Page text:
On December 3, an activist in the “Pedagogue” inter-regional education trade union named Andrey Demidov wrote on Facebook that a 10th grader in St. Petersburg is trying to form a student union at his high school. When the school learned about the boy's plans, administrators allegedly threatened to expel him and alert the police. The young man’s name is Leonid Shaidurov, and Meduza spoke to him, to find out more about what he hopes to accomplish with a student union.
I’m in the 10th grade at high school № 622. This fall, I read a lot about how student unions are set up in the United States, and how students fight for their rights. For example, they’ve managed to get almost free cafeteria access for students, and the instructors and university administrations started going easier on students’ appearances.
I was very inspired, and I got the idea to create a union at a social institution like a school. Beginning in mid-autumn, I started reaching out to guys from my school, saying we should organize and become members of our own union. I told them about the American experience, what the structure of the trade union would be in our organization, about what methods of struggle trade unions use, what we could achieve, and how wrong it is to acquiesce to the administration. After a month of informal meetings, discussions, and the stories I told everyone, there weren’t five of us, but 170. We decided that we need to fight using radical measures, but with a cool head.
My associates and I outlined a minimal platform for ourselves. First, we settled on three main points. First, we want a stop to testing violations: we believe there shouldn’t be more than three exams in one day. Second, we want teachers to go easier on our appearance, without trying to stop us from expressing ourselves through hair color or jewelry. We’re not even against mandatory school uniforms, but we also want the teachers not to go overboard by banning everything on Earth that they subjectively think is just ugly. Third, we want to abolish the student council, which exists at our school and several other schools. The student council consists of quiet, sedate girls and boys selected by the school’s administration. Students have a lot of problems, but the student council doesn’t address these issues. One time, I went to a meeting where they talked about the New Year’s party, and they ignored the issues I raised. I think the student council has outlived its usefulness and no longer satisfies our needs. We need to abandon this system and build a new one based on student self-government.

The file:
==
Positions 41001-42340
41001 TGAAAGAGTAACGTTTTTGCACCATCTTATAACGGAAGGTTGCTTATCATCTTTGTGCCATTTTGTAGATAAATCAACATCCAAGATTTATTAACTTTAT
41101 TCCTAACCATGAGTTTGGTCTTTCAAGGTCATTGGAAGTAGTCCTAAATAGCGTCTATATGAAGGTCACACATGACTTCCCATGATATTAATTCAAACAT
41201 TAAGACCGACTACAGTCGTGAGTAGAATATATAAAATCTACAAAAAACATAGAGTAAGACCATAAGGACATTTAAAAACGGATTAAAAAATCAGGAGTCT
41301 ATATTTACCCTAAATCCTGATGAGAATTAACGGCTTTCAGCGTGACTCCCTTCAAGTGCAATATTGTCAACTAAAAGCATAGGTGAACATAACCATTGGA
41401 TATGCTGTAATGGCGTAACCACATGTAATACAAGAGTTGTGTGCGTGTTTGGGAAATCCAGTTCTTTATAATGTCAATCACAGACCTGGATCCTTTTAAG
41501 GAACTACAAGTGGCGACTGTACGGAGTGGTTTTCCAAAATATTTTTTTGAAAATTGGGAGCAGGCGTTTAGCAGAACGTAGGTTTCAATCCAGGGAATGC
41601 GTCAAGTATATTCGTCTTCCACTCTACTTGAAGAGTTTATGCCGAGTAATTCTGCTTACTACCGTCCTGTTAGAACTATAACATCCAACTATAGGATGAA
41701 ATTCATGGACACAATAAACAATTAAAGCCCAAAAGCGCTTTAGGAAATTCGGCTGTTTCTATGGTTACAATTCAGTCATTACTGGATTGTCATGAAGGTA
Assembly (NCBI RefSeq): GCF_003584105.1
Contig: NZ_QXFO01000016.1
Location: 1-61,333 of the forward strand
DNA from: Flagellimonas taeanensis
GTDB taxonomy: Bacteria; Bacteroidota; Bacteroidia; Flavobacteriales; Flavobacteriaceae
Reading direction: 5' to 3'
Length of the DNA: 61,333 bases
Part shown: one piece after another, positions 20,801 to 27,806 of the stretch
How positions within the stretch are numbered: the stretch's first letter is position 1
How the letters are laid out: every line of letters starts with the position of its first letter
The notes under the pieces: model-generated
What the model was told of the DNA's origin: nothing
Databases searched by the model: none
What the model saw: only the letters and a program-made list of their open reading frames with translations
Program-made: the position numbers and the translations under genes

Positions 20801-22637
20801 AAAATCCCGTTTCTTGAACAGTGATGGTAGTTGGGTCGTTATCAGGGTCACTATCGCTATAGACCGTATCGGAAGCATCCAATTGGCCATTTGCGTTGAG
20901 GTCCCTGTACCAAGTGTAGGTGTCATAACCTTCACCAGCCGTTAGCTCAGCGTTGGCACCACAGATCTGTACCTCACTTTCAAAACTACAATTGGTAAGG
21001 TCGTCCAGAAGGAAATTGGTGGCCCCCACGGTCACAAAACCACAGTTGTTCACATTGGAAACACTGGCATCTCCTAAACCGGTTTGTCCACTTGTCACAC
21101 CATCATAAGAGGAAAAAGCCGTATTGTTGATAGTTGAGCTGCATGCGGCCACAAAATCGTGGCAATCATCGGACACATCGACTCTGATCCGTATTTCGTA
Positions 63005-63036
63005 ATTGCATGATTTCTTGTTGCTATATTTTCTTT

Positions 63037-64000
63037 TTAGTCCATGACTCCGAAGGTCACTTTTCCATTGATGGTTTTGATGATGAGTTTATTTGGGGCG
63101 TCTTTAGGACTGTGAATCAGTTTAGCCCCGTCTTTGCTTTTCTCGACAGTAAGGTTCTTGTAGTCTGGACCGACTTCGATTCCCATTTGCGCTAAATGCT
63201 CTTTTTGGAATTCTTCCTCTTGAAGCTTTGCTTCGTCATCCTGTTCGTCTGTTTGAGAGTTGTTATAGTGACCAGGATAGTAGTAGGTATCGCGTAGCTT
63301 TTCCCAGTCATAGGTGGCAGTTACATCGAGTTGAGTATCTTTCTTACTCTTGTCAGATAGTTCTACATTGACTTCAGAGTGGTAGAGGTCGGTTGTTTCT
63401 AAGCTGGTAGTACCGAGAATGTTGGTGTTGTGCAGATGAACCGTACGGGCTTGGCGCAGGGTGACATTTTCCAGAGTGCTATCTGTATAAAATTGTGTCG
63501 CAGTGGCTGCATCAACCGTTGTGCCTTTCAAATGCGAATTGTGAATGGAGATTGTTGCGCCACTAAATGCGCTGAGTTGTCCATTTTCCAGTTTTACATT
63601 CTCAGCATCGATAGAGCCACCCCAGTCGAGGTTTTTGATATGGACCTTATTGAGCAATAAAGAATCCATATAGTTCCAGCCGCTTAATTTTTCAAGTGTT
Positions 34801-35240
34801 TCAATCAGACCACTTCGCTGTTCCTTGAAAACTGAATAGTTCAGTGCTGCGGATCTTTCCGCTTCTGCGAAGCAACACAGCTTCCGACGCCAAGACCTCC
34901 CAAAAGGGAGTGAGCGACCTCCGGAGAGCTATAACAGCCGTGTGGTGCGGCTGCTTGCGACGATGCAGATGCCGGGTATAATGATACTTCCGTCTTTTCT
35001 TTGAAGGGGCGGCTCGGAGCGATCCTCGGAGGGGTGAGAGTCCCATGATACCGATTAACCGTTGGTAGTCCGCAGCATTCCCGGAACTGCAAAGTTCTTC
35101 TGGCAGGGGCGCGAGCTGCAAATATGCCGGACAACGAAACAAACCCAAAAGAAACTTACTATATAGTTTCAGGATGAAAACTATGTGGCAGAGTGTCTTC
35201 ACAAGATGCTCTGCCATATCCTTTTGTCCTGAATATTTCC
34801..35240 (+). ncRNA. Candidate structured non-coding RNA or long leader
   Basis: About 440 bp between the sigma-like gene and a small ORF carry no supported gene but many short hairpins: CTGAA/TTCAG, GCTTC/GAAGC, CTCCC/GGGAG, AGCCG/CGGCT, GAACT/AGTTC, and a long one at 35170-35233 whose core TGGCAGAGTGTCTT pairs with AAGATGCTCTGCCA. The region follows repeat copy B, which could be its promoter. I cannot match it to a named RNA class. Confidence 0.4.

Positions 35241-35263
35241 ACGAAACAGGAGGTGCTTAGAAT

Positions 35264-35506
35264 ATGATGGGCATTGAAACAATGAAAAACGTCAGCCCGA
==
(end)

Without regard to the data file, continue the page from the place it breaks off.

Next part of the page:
In fact, the real plan is to use student strikes to bring about an end to the EGE [the Unified State Exam]. We want to move this issue to the strike level inside our school.
On November 14, my associates and I decided to hold an informal meeting together, and we all met at the soccer field outside the school. There were about 25 people in all — a narrow circle of people I could rely on. The principal saw us through the window of her office, and the next day she summoned me, and said that she was certain it was a “protest rally.” She tried to intimidate me with the psych ward and the district attorney, saying I was a “wannabe leader.” Afterwards, she started calling me to her office every day to intimidate me.
In the meantime, she didn’t know who at the school were my supporters. So she started summoning senior at random, telling them to stay away from me because I’m an extremist. She constantly threatened to expel me from the school, telling me the district attorney would come for me, without ever giving any reason why. But she often said she was afraid they’d fire her.
I think it’s important in our movement to attract teachers also, and to explain everything to them, because they’re either not used to fighting, or they’ve forgotten how. On the surface, it’s like teachers see unions just as organizations that hand out free circus tickets and holiday gifts to their kids.
I don’t know how this will turn out, but right now I’m sure that I’ll continue my fight for the creation of a student union, even if they expel me from the school. In the future, I’m going to be become either a history or social studies teacher, or a food-processing engineer.
The receptionist at high school № 622 told Meduza that the school’s principal refuses to comment on the situation, but insisted that there are no plans to expel Shaidurov. Public officials in the St. Petersburg Vyborgsky District office were unavailable for comment.
Update: On December 4, Russia’s Education Ministry issued a statement comparing Shaidurov’s organizing efforts to “building a barricade.” “The ministry always supports student initiatives in all aspects of educational activities, when they are creative, rather than destructive,” the agency said, arguing that standardized testing (one of Shaidurov’s bugaboos) makes universities accessible to high school students in different regions across Russia.
Translation by Kevin Rothrock